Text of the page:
Chills and thrills: why some people love music – and others don't | Music to work to | Scoop.it
Think of your favourite piece of music. Do you get shivers when the music swells or the chorus kicks in? Or are the opening few bars enough to make you feel tingly? Despite having no obvious survival value…
Andrew McCluskey's insight:

Quite a few articles last week on this Study out ofBarcelonathat identified the Music Anhedonic - i.e. - someone who doesn't get pleasure out of music.  This article breaks it down very well, going into the neurobiology and also extends the discussion into the reasons behind why we like particular types of music - well worth the read. 

more...
No comment yet.
Scooped by Andrew McCluskey
Scoop.it!

I Listened To Music Designed For Focus By Scientists - And My Productivity Shot Up

I Listened To Music Designed For Focus By Scientists - And My Productivity Shot Up | Music to work to | Scoop.it
Taming a wandering brain on demand isn’t easy, especially when you need to be able to focus, understand what you’re working on and meet a deadline.
Andrew McCluskey's insight:

I like the focus@will team - we pretty much believe the same things and it's great to read write ups like this from people who have been skeptical about the idea of music to work to.   

more...
No comment yet.
Scooped by Andrew McCluskey
Scoop.it!

Brands can engage multiple generations with pop music | Analysis | Marketing Week

Brands can engage multiple generations with pop music | Analysis | Marketing Week | Music to work to | Scoop.it
Those aged 20 to 60 are listening to the same music so brands that use it can engage with multiple generations, finds exclusive research.
Andrew McCluskey's insight:

Rather long piece that covers a number of different aspects but the big takeaway is the inexorable move by businesses to harness music to sell their products.  What they are doing is looking to establish relationships through music between you and their brands - although I'm not sure I want a musical birthday card sent to me from a bank!

 

One interesting aspect is the power of rock and pop music has meant that for the first time you can use the same music to appeal to people in their 20's and their 60's - that's a multi generation span that wasn't available to brands a few decades ago.  Interesting read.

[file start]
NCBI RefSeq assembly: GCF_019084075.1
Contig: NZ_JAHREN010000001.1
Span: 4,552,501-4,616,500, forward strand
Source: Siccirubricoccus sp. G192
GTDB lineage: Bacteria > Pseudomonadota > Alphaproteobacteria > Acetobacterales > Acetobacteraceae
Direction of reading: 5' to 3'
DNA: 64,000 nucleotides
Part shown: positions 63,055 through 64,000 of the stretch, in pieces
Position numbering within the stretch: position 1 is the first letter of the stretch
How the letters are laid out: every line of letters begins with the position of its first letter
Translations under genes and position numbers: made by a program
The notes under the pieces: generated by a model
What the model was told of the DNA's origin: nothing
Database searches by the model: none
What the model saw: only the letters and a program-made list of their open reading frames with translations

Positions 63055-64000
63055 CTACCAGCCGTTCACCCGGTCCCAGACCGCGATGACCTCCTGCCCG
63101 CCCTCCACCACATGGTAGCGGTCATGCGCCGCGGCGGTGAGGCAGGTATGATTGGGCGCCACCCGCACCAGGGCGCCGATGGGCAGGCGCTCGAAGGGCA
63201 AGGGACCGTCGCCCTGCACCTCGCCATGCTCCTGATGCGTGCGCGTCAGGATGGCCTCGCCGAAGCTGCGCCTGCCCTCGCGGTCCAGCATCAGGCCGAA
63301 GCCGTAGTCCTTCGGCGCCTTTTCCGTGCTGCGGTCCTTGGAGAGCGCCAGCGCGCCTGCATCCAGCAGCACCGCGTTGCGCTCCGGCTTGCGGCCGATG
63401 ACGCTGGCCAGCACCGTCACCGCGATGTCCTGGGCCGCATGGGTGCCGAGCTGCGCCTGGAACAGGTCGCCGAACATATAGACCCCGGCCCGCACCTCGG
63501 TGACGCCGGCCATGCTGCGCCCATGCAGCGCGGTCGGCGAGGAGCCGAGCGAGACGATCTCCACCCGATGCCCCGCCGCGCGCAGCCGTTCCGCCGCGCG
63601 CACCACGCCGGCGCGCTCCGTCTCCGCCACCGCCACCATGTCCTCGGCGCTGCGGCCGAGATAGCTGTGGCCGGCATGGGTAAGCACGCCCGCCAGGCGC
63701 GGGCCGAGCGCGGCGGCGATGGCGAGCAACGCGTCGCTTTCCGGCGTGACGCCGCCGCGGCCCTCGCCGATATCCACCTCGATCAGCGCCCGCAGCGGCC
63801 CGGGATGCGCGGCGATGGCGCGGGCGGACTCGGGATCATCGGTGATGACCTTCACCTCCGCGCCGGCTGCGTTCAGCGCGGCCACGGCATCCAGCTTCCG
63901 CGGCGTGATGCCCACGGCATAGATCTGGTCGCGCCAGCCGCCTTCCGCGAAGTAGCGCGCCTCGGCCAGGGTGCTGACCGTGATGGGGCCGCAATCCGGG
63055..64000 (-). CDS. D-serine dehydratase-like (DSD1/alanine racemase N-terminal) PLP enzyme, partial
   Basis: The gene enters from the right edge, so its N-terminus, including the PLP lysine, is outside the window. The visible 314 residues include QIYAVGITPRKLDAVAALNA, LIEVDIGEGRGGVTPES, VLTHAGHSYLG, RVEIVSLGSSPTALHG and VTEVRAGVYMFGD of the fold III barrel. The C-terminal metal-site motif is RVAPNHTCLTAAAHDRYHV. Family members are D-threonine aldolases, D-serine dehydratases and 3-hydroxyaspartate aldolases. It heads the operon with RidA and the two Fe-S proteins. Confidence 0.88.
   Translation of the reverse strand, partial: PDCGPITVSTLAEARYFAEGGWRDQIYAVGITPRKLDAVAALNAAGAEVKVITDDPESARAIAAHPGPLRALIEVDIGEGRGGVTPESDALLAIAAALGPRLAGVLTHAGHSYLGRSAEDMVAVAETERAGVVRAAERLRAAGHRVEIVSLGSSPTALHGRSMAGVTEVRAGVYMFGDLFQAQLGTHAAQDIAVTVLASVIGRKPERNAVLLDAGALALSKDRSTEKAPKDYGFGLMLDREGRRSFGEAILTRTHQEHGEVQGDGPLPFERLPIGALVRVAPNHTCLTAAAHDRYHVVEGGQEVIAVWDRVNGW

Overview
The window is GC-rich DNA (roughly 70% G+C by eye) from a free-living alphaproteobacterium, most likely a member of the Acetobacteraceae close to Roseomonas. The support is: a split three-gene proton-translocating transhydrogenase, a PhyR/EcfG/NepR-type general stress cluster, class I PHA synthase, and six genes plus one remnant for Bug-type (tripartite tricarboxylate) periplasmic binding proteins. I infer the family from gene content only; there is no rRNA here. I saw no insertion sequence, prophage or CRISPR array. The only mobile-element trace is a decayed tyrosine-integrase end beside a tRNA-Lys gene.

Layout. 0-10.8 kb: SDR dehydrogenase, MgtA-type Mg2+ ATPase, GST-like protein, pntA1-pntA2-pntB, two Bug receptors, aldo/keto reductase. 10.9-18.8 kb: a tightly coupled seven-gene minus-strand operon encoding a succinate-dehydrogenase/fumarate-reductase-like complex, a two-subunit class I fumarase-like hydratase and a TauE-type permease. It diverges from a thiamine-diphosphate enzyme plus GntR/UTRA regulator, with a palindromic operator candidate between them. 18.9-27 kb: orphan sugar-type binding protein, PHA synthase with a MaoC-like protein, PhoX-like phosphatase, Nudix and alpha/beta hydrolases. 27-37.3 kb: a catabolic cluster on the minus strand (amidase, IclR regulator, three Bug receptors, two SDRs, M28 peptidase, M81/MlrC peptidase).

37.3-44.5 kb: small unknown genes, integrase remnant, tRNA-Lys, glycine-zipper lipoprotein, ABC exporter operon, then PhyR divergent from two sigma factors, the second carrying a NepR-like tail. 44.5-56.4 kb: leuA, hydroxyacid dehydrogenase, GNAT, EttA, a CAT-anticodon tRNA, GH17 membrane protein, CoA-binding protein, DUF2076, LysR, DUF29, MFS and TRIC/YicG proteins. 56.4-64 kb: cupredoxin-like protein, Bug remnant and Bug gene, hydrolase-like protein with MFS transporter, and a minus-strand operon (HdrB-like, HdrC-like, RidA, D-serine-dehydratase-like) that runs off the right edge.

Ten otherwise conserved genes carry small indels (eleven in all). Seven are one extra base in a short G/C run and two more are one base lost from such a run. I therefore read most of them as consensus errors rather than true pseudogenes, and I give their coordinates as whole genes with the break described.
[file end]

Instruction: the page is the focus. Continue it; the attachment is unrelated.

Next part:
more...
No comment yet.
Scooped by Andrew McCluskey
Scoop.it!

Music multitasking: How 'background' listening enhances life - CNET

Music multitasking: How 'background' listening enhances life - CNET | Music to work to | Scoop.it
One of the prevailing trends in audiophile circles is the notion that, to fully appreciate music, you have to stop doing anything else and just listen. I disagree.
Andrew McCluskey's insight:

So there's this "discussion" over on CNET between a couple of editors - Steve Guttenberg and Geoffrey Morrison - on the relative merits of listening to music.  As ever, no-one's really right and there's good stuff in both arguments.  However, I would probably side with Geoffrey, not for the whole music to work to, which is background music, which is good etc - but for the fact that I just hate snobs!!!!  Nobody should tell you how to enjoy music - there is no right way or wrong way and what works for you doesn't have to work for somebody else.  Yes, as with just about anything on the planet, if you learn more about music you'll appreciate it more but that doesn't mean you need to or that your current relationship with music is flawed! /rant.

more...
No comment yet.
Scooped by Andrew McCluskey
Scoop.it!

Effects of choir singing or listening on emotional state

Effects of choir singing or listening on emotional state | Music to work to | Scoop.it
PubMed comprises more than 23 million citations for biomedical literature from MEDLINE, life science journals, and online books. Citations may include links to full-text content from PubMed Central and publisher web sites.
Andrew McCluskey's insight:

A bit short on actual information on the study such as number of subjects etc - but the data showed that singing in the choir increased positive feelings and reduced the amount of stress hormone cortisol in your system.   Funnily enough - listening to the choral music also reduced the cortisol but actually increased negative feelings!  I'm guessing they weren't singing anything too popular! ;-p  It seems that the current popularity of choirs and singing has real physical benefits - hooray for that!

 

Popo Up Choir 1 -Canberra- by Michelle - on Flickr

https://www.flickr.com/photos/quiltingmick/12870374525/

more...
David Hain's curator insight, April 1, 2:57 AM

A friend of mine cured depression by singing in a choir.

M. Philip Oliver's curator insight, April 4, 5:36 PM

Music as healer?

Scooped by Andrew McCluskey
Scoop.it!

77% of People Listen to Music at Work!

77% of People Listen to Music at Work! | Music to work to | Scoop.it
Andrew McCluskey's insight:

It's the 77% figure from Sheffield University that blows me away.  Really shines a light on how Music is becoming more of a utility - interesting stuff!

more...
No comment yet.
Scooped by Andrew McCluskey
Scoop.it!

Listening to the Secret Sounds of the Large Hadron Collider

Listening to the Secret Sounds of the Large Hadron Collider | Music to work to | Scoop.it
From the Golden Gate Bridge to an ancient Japanese bell, the physical structures around us are humming with secret sound. Artist Bill Fontana has made a career of capturing these haunting and complex soundscapes. As an artist at residence at CERN, he's mostly recently been listening in on the world's largest particle collider.